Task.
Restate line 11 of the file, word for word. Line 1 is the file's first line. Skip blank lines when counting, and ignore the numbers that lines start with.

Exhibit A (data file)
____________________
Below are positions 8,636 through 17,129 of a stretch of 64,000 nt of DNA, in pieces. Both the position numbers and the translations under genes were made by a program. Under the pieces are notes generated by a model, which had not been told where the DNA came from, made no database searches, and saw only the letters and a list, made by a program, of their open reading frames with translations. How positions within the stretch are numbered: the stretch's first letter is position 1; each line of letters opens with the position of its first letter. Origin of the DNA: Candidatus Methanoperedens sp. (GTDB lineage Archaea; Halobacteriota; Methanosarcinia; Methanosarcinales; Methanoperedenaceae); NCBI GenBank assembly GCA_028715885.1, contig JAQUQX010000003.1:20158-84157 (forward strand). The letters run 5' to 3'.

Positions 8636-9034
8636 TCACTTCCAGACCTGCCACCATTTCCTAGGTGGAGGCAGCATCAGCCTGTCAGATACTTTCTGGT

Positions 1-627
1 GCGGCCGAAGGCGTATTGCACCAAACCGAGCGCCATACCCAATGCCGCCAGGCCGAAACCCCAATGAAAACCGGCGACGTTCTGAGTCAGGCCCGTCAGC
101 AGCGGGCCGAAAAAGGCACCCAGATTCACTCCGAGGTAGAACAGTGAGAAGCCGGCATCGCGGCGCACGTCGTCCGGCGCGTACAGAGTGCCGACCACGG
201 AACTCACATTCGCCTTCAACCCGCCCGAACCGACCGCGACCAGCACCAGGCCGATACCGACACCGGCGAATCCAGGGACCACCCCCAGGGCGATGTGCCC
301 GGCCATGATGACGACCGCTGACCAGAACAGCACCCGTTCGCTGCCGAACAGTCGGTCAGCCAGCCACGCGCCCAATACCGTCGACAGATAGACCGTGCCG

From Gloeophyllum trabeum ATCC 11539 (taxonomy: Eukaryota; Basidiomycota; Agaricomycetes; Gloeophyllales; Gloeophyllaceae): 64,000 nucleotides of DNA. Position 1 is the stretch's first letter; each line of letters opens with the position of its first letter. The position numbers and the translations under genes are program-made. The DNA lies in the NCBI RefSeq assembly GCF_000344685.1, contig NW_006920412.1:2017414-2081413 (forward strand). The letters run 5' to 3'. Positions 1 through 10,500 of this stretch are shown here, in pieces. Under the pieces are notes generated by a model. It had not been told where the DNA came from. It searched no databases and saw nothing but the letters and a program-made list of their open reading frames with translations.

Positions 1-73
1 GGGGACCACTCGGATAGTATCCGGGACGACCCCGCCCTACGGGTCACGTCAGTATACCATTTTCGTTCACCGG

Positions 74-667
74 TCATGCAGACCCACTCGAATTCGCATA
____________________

1 GGGGACCACTCGGATAGTATCCGGGACGACCCCGCCCTACGGGTCACGTCAGTATACCATTTTCGTTCACCGG